Our secular celebrations at this time of year take a slightly different focus. Apples and honey aside, there is no escaping the excitement of fireworks on the Sydney Harbour Bridge, music, and joyful parties that will usher out 2012 and usher in 2013. In Wednesday’s edition of the Sydney Morning Herald, journalist Nick Galvin wrote, “there’s still something seductive about New Year’s Eve…[It is] a time of possibility and hope. A chance to draw a line through all the disappointments and letdowns of the previous year and, just for a moment, convince ourselves everything can change. Really, it can.”
But why do we need moments in our lives like Rosh Hashanah, Yom Kippur, and New Year’s Eve? Why do we need rituals like dipping an apple into honey? Why do we need to fast and afflict ourselves? To borrow a phrase from our Pesach celebrations (incidentally, another “New Year” celebration according to rabbinic tradition), is this night really different than all other nights? Is there something spectacular that is going to happen between 11:59 PM on Monday, December 31, 2012 and 12:00 AM on Tuesday, January 1, 2013?
Only if we let it be so. Only if we choose to see moments in our lives as filled with potential, opportunity, and new beginnings. Perhaps we throw ourselves into the feasting of Rosh Hashanah, the fasting of Yom Kippur, and the partying and commercialism of New Year’s Eve, because throughout the year, amidst the hectic, hustle-bustle, ever-running never-stopping nature of our truly busy lives, that we lose sight of the little moments, the blessings, the opportunities, the freshness, the change, that even every day, and sometimes even moments in each day actually afford us to begin again. It may very well be easier to address and identify “the significant moments,” rather than those times that seem in-between or ordinary.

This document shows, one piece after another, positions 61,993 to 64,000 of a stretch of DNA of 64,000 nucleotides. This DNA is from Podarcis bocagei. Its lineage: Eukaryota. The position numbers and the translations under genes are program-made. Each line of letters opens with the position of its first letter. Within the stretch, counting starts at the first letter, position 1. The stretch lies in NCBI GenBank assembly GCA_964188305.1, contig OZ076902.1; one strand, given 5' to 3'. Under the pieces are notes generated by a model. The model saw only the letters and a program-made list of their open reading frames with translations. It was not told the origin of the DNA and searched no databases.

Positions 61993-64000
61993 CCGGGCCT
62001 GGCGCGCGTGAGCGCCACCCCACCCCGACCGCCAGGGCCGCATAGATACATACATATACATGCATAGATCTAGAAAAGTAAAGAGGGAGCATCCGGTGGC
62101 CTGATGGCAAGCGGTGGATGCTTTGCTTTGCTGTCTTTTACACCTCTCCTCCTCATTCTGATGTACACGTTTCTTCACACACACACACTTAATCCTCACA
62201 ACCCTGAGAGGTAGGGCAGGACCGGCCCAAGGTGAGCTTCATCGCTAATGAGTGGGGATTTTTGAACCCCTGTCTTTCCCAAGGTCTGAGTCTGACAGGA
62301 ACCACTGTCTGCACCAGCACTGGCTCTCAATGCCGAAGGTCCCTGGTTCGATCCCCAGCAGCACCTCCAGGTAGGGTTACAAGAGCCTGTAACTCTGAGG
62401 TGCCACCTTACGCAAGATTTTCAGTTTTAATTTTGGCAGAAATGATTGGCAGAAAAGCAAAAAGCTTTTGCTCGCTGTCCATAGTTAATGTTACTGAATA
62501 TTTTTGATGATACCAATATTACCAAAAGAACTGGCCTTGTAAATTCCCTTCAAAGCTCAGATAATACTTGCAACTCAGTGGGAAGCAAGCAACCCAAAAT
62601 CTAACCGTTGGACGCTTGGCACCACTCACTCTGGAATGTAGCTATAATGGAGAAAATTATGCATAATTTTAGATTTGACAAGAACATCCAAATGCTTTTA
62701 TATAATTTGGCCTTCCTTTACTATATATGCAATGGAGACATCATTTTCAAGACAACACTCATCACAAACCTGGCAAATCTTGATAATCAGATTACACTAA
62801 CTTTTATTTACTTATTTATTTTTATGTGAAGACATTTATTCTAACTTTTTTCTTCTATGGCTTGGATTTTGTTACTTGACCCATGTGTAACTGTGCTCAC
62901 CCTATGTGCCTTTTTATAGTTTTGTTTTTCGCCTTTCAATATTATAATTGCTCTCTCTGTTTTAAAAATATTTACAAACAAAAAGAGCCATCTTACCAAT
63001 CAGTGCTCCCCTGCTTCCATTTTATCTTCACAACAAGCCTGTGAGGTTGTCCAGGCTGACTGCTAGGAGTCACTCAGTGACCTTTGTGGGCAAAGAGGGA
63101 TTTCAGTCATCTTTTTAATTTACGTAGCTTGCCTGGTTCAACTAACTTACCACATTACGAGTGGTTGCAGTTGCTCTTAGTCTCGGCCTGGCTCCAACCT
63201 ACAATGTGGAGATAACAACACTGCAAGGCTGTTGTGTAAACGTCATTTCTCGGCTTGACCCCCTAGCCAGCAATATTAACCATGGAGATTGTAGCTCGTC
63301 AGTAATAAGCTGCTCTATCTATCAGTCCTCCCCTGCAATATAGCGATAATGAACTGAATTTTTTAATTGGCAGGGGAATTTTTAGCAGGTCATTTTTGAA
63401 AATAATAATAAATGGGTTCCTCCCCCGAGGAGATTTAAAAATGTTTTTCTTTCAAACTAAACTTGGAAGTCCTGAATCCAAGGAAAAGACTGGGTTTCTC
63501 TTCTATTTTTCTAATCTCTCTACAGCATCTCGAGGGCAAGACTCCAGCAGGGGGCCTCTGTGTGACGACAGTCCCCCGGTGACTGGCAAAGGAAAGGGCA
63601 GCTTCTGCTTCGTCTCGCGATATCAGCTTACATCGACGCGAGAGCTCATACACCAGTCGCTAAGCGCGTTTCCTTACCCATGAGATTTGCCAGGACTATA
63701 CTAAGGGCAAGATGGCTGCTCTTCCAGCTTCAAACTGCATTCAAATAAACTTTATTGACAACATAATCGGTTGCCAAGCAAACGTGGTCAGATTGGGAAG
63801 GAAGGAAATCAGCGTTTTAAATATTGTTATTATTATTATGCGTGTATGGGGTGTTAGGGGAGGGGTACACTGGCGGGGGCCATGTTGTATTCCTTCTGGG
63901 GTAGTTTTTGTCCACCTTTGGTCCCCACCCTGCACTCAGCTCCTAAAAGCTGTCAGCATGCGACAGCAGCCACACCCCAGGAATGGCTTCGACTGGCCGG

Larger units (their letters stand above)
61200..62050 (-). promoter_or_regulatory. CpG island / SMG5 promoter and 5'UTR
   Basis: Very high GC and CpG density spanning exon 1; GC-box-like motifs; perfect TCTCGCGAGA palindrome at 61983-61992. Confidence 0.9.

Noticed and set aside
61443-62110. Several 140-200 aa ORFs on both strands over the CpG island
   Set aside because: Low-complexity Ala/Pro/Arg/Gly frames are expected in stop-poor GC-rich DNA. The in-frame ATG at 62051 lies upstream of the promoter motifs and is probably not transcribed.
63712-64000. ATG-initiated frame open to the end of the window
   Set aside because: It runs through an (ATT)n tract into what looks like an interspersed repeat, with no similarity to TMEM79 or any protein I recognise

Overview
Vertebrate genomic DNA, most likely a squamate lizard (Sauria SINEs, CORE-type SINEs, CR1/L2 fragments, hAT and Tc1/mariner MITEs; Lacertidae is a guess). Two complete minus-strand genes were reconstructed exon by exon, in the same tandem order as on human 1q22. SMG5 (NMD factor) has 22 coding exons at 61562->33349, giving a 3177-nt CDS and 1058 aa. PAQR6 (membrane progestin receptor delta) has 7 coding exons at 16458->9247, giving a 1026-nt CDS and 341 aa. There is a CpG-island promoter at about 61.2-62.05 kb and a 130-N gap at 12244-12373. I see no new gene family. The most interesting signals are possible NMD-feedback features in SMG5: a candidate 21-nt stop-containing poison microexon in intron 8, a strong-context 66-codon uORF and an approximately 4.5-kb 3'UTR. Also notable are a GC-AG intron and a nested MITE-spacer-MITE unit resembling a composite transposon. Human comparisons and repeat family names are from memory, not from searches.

But every ending point is at once a conclusion, and also representative of a new beginning. This final Shabbat of the 2012 secular calendar year also brings us to the conclusion of the book of Genesis. The end of the lives of Joseph and Jacob marks only the beginning for their family, their descendants, as next week we venture once more into the story of Exodus, and begin to understand the formation of our ancestral people. When we conclude a book of Torah, as we do this Shabbat, we add the wordsChazak chazak venitchazek – meaning, “be strong, be strong, and let us strengthen one another.” Not just this Shabbat, but every Shabbat, and for that matter, not just on the days which we acknowledge as “the big moments,” but in the times that are seemingly ordinary too – in those moments, beyond the times of solemn introspection, beyond the times of grand festivity, let’s be sure to bring strength to our world and strength to one another.